Healing childhood sexual abuse: impact on pregnancy, birth & mothering

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Healing childhood sexual abuse: impact on pregnancy, birth & mothering

Women’s own childhood experiences can influence whether or not they wish to have children and provides them with a general motherhood template for pregnancy, birth and child caring and rearing. This template can be either from the perspective of what to do, or alternately, what not to do, especially if they have experienced childhood sexual abuse.

Those women with such an abuse background can find the perinatal period – the period immediately before and after the birth and the first few years of a child’s life – especially stressful, with old memories reactivated and associated ideals and beliefs reinforced.

Childhood sexual abuse is still regarded as a subject that most people want to avoid acknowledging, let alone talking about openly. But can we afford not to have the conversation, given its prevalence?

It’s difficult to give exact figures in statistical terms due to lack of available quality data, but one global meta-analysis of available data found the prevalence of childhood sexual abuse to be 18.0% for females and 7.6% for males overall[1], while the Australian Bureau of Statistics report that rates of physical and sexual abuse in children to be 16% for females and 11% for males[2]. As shocking as these figures are, empirical evidence suggests that the real figures would leave most people gasping, as it is commonly accepted that under-reporting is widespread. Certainly, my experiences working as a counsellor for women during the perinatal period leads me to agree, with most women speaking about experiencing childhood sexual violence. This trauma tends to be readily re-activated within women at this time in their lives.

The ways this abuse history plays out can vary. For some women, the prospect of being physically examined for medical reasons or during pregnancy is enough to trigger off alarm bells; for others it can be around actually giving birth itself and the fact that it actively involves intimate parts of their body. Some women hold a strong preference for either a boy or a girl, believing that this will be the safest option for either the child, themselves or both as they go through life. These women, for example, may prefer a boy as they feel that boys have less chance of being sexually abused and therefore it’s safer to be male in this world. Alternatively, they may believe that having a boy is overwhelming (especially if conception was a result of non-consensual sex) as they are faced with the challenge of rearing a child who is the same sex as the perpetrator. On the other hand, some women may struggle with having a girl because they are scared they won’t be able to protect the child from sexual abuse and they don’t want their child to go through similar experiences to their own.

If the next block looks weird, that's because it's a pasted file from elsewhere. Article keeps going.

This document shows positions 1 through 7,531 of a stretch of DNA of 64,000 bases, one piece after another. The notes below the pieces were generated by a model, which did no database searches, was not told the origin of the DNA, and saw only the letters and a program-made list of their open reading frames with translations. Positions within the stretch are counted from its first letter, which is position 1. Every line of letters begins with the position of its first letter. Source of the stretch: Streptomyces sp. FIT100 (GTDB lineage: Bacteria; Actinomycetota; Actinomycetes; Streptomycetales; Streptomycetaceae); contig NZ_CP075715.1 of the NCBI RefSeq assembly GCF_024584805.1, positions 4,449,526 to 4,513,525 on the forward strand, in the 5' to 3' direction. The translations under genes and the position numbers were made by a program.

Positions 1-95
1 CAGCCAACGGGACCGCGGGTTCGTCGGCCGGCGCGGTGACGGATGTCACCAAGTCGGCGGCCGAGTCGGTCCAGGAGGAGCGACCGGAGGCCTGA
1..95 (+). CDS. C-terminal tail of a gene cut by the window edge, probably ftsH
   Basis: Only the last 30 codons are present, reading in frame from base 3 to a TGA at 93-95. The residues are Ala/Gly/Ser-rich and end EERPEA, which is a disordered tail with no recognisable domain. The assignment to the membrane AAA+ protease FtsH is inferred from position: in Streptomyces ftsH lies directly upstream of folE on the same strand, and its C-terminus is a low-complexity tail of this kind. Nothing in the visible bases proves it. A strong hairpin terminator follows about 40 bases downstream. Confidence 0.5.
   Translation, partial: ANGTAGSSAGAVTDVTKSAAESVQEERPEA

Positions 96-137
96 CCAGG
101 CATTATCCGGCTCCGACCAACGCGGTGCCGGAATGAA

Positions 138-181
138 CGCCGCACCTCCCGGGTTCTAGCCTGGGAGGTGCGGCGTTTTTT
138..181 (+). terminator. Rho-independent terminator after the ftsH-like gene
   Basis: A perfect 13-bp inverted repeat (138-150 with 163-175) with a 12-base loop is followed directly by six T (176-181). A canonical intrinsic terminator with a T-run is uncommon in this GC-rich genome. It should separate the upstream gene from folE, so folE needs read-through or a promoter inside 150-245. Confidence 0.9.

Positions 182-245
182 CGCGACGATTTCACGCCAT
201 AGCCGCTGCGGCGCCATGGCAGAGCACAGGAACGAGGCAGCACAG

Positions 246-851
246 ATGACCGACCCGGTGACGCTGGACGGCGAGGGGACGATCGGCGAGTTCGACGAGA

Regardless of the child’s sex, the immense fear of their child being abused by someone usually instils a great deal of anxiety. Subsequently, mistrust is rife, and they feel that they can’t let their child out of their sight or allow anyone else, partners included, to be involved in the care of their baby.

Sometimes women are struggling with the fact that their perpetrator is still accepted within family circles, so their nightmare is how to still interact with important family members while protecting their child from potential abuse. The alternative is to be cut off from family, which is a further re-enactment of how they were treated as children if they didn’t maintain their silence around the abuse. I commonly hear statements such as “I don’t know who I am anymore”; “If I don’t trust myself, how can I trust anyone else?”; “I don’t want what happened to me to happen to my child, but I’m scared I’ll miss something along the way and fail by not protecting them”. This sense of fear and turmoil leaves mothers feeling exhausted and lost. Little wonder that this group of mothers can find having a baby leaves them feeling isolated, powerless, overwhelmed, anxious, depressed and vulnerable.

Breastfeeding can be another big area of concern, with women feeling caught in a bind whereby breastfeeding their baby triggers off old memories of abuse, especially if they have a male child and their breasts were previously a focal point in the abuse. Yet the alternative activates guilt and shame. To those who have never experienced such childhood abuse, it may seem easy to distinguish between the two situations, but for women who have been through these experiences, the boundaries are not necessarily so clear-cut.

The above scenarios can all make the situation appear very grim and hopeless as another generation is impacted by the effects of childhood sexual abuse. However, pregnancy, birth and adjusting to caring for a child appear to act as strong motivators for many, though definitely not all mothers to want to learn more about themselves. Furthermore, they seek to know how they can unravel the confusing sexual abuse web and its associated trail of self-doubt and low self-worth that lingers on from their childhood.

The shift for healing starts slowly from within through a growing sense of knowing there is more to them than what they have been taught and involves a willingness to take responsibility for control of their lives. In this raw state, women begin to question things such as who they really are at their core, what their values are, what is and isn’t working in their lives, and the underlying pictures they may hold that anchors their assumptions and expectations of themselves as women, and especially as mothers.

“In my heart I am eternally loved.”

Serge Benhayon Esoteric Teachings & Revelations, Volume II, ed 1, p 421

By no means am I suggesting that this is an easy lineal path. In reality, there are numerous challenges along the way, including dealing with the reactions of others as changes occur. Stripping back the illusions, dismantling old ideals and beliefs and taking responsibility for how they live now requires honesty and commitment. Women are asked to re-assess: ‘Have the old strategies truly worked?’ … ‘What stays and what needs to be discarded?’. They have usually led lives to that point that confirmed their perceived flaws and lack of self-worth, with various relief seeking strategies used to mask the inner pain. This ‘life’ stocktake can be hard, painful work yet this perinatal period is offering women the opportunity to reconsider so much of what has previously been taken for granted and viewed as ‘normal’ in their lives.